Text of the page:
The Quail As a Pet? It's a Cheerful Chirper!

People keep all sorts of birds and animals as pets; the quail is no exception. Many Asian regions raise these hearty, pear-shaped birds for their meat and their eggs. However, for those searching for a unique pet with many pleasing qualities, the quail may be a perfect choice.

There are 20 different wild quail species and 70 domesticated varieties; however, out of those only a few are kept as pets. Coturnix quail are a large breed that is usually used in the food industry, while the Bobwhites quail (albeit a beautiful bird) tends to be more aggressive. Another quail that may be kept as a pet is Gambel's quail. This bird has a teardrop-shaped topknot on its head but is not recommended for novice quail owners due to their nervous tendencies and quick-to-flight personalities.

two california quail

Another quail that has made its way into the pet trade is the one most commonly kept; the Button Quail (Chinese Painted Quail).

Let’s explore the ins-and-outs of keeping this uniquely beautiful bird.


The Button Quail Appearance

The Button Quail is the smallest of the species measuring in at just four inches long. Their pear-shaped bodies come in a variety of colors including blue, brown, silver, grey, and white and with multi-colors and patterns. Like most birds, males are more colorful than females. The male of this species has white feathers under their beaks and on their upper chest, with two black bands, referred to as a “bib.” Males also sport a red underbelly with a bluish-hue. Both males and females have orange feet.

This species of quail can live up to 13 years with optimal care.

Quail Behavior

The Button Quail is a ground-dweller, with feet made for walking, not perching. They are docile but somewhat "chatty," and do well with pigeons, budgies, finches, canaries, and small docile parrots.

This species of quail is a goofy little bird with a charming personality - pet parents rave about their constant antics; however, they are not overly intelligent.

Although it may take some time to tame the Button Quail, once done they enjoy being stroked under the chin, but not cuddled. They can run quite quickly and when resting you can find them huddled together in a corner.


Never keep a lone quail, as these birds are very social. The best combination is one male for two females - males can be combative with one another, especially during the breeding season.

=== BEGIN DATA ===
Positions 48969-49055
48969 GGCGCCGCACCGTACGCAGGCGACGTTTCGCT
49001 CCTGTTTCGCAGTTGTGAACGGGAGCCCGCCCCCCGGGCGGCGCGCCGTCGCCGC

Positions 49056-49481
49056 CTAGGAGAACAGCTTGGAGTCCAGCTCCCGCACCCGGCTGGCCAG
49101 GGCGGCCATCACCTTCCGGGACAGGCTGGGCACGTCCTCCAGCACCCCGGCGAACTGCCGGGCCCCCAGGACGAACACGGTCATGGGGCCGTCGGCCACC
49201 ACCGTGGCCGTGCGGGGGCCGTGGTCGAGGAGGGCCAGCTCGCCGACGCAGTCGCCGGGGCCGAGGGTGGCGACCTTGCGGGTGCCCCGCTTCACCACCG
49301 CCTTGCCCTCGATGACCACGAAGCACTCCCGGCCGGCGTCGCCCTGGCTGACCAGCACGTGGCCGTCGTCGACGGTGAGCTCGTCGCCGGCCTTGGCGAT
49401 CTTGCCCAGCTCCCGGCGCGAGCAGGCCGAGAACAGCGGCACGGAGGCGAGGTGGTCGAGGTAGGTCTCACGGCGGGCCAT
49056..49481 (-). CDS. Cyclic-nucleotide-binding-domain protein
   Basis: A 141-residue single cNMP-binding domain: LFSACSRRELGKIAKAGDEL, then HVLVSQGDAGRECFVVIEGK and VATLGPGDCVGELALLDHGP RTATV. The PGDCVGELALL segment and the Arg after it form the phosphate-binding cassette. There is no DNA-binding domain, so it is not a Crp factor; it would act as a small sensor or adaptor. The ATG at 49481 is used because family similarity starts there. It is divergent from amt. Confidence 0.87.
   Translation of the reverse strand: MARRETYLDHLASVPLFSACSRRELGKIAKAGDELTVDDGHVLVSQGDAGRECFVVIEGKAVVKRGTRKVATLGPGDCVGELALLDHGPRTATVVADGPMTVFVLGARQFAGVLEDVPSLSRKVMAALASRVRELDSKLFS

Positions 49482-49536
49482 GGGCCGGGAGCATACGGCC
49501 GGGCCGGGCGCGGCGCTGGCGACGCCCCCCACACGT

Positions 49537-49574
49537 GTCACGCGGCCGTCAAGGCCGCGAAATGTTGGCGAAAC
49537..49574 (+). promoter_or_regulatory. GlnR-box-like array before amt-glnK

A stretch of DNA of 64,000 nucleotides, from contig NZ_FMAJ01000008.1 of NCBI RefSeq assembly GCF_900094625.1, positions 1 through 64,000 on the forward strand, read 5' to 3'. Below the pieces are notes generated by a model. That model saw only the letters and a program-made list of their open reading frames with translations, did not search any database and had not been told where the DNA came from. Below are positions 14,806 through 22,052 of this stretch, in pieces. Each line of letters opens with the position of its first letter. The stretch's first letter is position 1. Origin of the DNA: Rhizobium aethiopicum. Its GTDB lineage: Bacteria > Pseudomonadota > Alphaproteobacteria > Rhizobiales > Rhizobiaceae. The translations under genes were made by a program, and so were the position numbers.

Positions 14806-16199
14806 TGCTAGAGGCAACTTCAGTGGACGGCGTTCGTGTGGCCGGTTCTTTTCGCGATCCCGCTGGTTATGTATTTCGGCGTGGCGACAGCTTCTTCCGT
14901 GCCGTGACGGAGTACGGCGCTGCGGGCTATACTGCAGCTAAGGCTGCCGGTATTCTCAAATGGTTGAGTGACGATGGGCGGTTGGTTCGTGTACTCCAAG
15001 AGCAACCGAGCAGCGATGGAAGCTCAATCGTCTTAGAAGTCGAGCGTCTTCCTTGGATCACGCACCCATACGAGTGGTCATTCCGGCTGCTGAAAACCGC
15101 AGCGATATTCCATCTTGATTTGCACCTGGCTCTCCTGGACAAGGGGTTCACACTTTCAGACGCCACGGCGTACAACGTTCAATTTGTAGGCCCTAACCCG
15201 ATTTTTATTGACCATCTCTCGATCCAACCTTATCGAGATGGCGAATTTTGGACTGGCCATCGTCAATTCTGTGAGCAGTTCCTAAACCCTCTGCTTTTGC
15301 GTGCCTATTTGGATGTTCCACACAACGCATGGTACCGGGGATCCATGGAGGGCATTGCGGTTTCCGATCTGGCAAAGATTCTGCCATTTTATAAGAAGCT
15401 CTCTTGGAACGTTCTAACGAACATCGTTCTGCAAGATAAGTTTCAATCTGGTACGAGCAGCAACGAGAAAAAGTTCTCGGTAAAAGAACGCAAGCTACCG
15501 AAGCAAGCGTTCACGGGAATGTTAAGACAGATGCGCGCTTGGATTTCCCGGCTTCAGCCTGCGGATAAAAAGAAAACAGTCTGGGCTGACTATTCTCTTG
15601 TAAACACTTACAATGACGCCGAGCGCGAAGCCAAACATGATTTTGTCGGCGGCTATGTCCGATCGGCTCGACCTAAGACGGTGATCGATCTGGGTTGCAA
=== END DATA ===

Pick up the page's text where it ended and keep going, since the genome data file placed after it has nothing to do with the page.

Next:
Button Quails can also be very noisy and make a variety of chirping, twilling, and even crowing sounds.

young quail on straw

Housing a Quail

Since the Button Quail is a bottom-dweller, your aviary should be longer than it is taller with a solid (not wire) floor. For two quail, the habitat should measure at least 6.5 feet long by 5 feet wide and made from a mouse-proof wire with 0.27-inch gaps.

If housing outdoors, at least half of the roof needs to be made from a solid waterproof material. Provide your quails with at least one solid wall for added protection. You will also want double doors, so they don't escape as you enter into the habitat.

Additional Aviary Accessories

  • Wooden crates or polystyrene boxes with holes in the back for lounging
  • Hollow logs or pipes for hiding
  • Dried branches
  • Potted plants or potted grasses
  • Shallow dish with dusting powder to bathe in

Feeding a Quail

Button Quails feed on both insects and plants. For the pet Button Quail feed it a high-quality game birdseed mix or finch mix. Supplement its diet with dark leafy greens like kale and spinach, small bits of apple and the occasional cricket or mealworm. If your birds are housed outside, they will catch their own insects. You will also want to provide your quail with grit and calcium found at pet retailers.

Since the Button Quail is a ground-forager, they will scratch at the bottom of the enclosure in search of food. However, you can avoid the scattering of the food by using a deep heavy dish.

Use a shallow dish for fresh water, and if you have chicks in the aviary, be sure to add smooth pebbles at the bottom of it to prevent them from drowning.

cute adult quail

Handling a Quail

Depending on when you adopted your Button Quail will determine how much handling it will allow. Older quails that have not had a lot of human contact may never allow you to touch them.

Always handle quail very carefully. If you are able to pick up your quail, do so by cupping and cradling its body with just enough pressure to keep it safe.

Fun Quail Facts

  • Button Quail babies are about the size of a bumblebee when hatched.
  • Quail can fly but only do so when necessary.
  • Some quail species have teardrop-shaped "topknots" on their heads.
  • Quails originated in North America
  • Dust baths help rid the quail of parasites.
  • A group of quails is called a bevy, a flock, a queer, or a covey
  • The quail's song has beats and harmonies and sounds like "wet-my-lips."
  • Quails were kept for their beautiful songs in 11th century Japan.
  • The female quail can lay up to 12 eggs, but the average is six.

The Quail & You

If you think the Button Quail would make the perfect addition to your home or outdoor aviary, then be sure to find a reputable breeder to adopt one from. Never take a quail from the wild as this can be devastating to the bird. Once you have your quail at home, follow our helpful tips to keep your new feathered friend happy and healthy.

Further reading and resources:

  1. Jodi McDonald. (2010).A Closer Look at "Button Quail"
  2. HBW Alive. Family Buttonquails (Turnicidae)
  3. Backyard Chickens. Quail Breeds and How To Pick The Right Bird For You


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